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Prof, hope you’ve been well these past two years!
A new president comes in and wishes to “cancel” all previous executive orders which are still in effect… What does he have to do to do this? Issue a new EO saying “all previous EO’s, except for this one, are done now?” Or is there some other process for “canceling” previous executive orders?
I wondered the same thing for a long time. Check this out: https://papers.ssrn.com/sol3/papers.cfm?abstract_id=2624357
Its about the pre-Coolidge situation but it does relate to the question of fiscal austerity vs inflationary fed after the depression of 1920-21.
Wow I didn’t realize he remained on board even into the Napoleonic period. Even as someone who doesn’t yet know too much about it, that seems extremely late.
Thanks for such a great answer (to a pretty broad question)!
Thank you for originally encouraging me to email him. Took me like 6 months to work up the courage the first time.
This time he gave me this nugget: after Uncle Tom’s Cabin was published (in 1852) and selling like crazy, the Free Soil Party got less than half the northern votes it got in 1848, thus it may have impacted the public mind but “had far less POLITICAL impact than has been alleged, certainly far less than the Kansas-Nebraska Act two years later.”
He sends his best to you, Dr. Gutzman!
Professor that’s really interesting to hear. I’ve read a lot of accounts, some from the time period, that it basically swept the nation and did a lot to influence public opinion. Of course, it would not be “surprising” if this was exaggerated.
Could you point me to the recent research which talks about this?
He said that Georgia’s declaration “is inaccurate about the protection of northern business interests AND about businessmen actively seeking coalition with antislavery groups” and pointed me to Business & Slavery by Philip Foner to show that “mercantile and financial business elements in the North opposed the Republican party because they feared its triumph would provoke disunion.”
That book is out of print and all the hard copies I found were $100+.
If anyone is interested, that book can be rented for free for 14-days from archive.org if you create a username.
Wow that letter to Fox is really eye-opening, especially in its entirety, thanks again.
I may have found half an answer in Holt who contextualizes Republican pro-tariff sentiment with the panic of 1857 and resultant federal budget deficits. Its not clear that this shows manufacturing interests drafting off of anti-slavery, just that the rising Republicans adopted the cause of higher tariffs in response to a crisis.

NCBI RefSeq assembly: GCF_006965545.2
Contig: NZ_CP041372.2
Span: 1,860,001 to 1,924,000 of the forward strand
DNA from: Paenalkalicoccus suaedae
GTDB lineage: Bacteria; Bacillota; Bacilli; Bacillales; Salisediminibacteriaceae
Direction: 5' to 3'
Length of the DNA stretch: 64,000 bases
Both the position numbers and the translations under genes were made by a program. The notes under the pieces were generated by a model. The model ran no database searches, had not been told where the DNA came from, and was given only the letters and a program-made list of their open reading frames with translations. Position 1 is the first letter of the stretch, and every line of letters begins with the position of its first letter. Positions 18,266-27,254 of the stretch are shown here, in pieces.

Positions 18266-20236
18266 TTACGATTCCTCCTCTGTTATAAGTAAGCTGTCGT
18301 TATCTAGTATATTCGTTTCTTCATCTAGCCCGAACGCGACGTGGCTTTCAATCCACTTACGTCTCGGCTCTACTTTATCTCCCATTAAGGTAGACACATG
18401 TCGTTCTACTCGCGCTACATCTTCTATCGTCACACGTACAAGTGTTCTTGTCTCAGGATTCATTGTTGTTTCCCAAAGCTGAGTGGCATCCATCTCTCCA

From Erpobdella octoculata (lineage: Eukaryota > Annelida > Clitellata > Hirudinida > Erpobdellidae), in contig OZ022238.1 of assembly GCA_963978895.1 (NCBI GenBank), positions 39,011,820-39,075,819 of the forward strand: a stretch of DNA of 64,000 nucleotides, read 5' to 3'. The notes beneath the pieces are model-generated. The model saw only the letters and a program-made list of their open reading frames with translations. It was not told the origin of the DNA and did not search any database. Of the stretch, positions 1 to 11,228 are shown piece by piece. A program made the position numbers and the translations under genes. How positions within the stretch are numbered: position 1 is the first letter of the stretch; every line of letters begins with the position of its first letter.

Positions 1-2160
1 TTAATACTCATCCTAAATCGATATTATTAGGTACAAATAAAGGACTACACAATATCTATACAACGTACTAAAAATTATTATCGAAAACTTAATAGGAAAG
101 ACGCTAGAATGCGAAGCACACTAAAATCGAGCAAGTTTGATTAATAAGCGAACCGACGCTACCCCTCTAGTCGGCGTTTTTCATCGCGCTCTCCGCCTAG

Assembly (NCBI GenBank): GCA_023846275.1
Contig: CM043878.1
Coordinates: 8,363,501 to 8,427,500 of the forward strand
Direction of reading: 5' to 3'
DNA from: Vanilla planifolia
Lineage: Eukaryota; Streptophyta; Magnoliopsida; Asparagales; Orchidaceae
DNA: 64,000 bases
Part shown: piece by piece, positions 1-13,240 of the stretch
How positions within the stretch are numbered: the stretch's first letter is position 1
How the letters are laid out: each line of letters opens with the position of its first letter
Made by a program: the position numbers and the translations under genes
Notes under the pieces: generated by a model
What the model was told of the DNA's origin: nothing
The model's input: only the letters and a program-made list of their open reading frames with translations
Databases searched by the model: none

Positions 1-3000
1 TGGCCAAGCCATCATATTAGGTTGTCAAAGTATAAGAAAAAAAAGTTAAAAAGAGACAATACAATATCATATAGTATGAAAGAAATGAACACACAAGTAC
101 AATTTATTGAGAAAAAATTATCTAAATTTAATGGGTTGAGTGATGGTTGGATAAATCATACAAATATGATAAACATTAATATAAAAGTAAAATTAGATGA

After the fall in imports caused a fall in revenue Buchanan resorted to deficit financing rather than slashing spending which “allowed the Republicans to… demand a higher tariff that would balance the federal budget and restore jobs to the unemployed by protecting American industry from foreign competition. By the fall of 1858 Republicans throughout the North, but especially in Pennsylvania, New Jersey, New York, and Massachusetts had taken up the cry for tariff revision.”
Frustratingly, he doesn’t cite any primary sources for that section (my only gripe about that whole book). However, in a nearby section he does cite Foner who similarly describes the Republicans becoming strongly anti-tariff in the wake of the 1857 panic. He goes on to quote William Cullen Bryant who, shortly before the 1860 Republican convention, said: “A deeply-laid conspiracy is in operation to pervert the Republican party to the purposes of the owners of coal and iron mines.”
Although Foner seems to be describing non-principled Republicans bending on the tariff issue to achieve political ends, if what Bryant said is correct then maybe some Pennsylvania coal interests were getting their tentacles in there after all?
Perhaps Robert Toombs was a subscriber to the New-York Evening Post?
Foner, Eric. Free Soil, Free Labor, Free Men: The Ideology of the Republican Party before the Civil War (New York: Oxford University Press, 1995), 171-175.
Holt, Michael M. The Political Crisis of the 1850s (New York: Wiley, 1978), 201.
Thanks! I’ll check those out, just ordered them both!
Reading the responses to Lincoln’s poll of his cabinet members, I’m struck by Secretary of State Seward’s use of the word “provoke”–thrice!–to describe the consequences of provisioning Ft. Sumter.
It seems to me that each respondent gave their thoughts as to (1) what would happen as a result, i.e. whether it would start a war and (2) whether then it should be done. In the first round of polling every person had opposite answers to (1) and (2). They were all either “Yes, No” or “No, Yes”.
What stands out about the second round is the appearance of a third answer of “Yes, Yes”, with two “Yes, No”‘s and one “No, Yes” changing their answers (Bates, Welles, and Chase respectively).
So no less than three cabinet members said “yes it will start a war, and we should do it anyway!”
The internet (and academia for that matter) is full of pompous sophistry explaining why it’s ridiculous to say Lincoln was trying to provoke, or that provisioning was an act of aggression. I can only attribute this to blissful/willful ignorance in service of deifying Lincoln and demonizing the South.
Do you think this is a modern phenomenon? Did most observers at, or around, the time of the War recognize that Lincoln and his cabinet were clearly devising a way to get the South to fire?
On that token, Hamilton justified a large national debt on grounds that making rich bondholders dependent on the government would secure its perpetuity right?
If thats the case, could an argument in favor of a welfare state which says “making poor people (or all people) dependent on the government secures its perpetuity” be described as distinctly “Hamiltonian?”
Thank you professor 🙂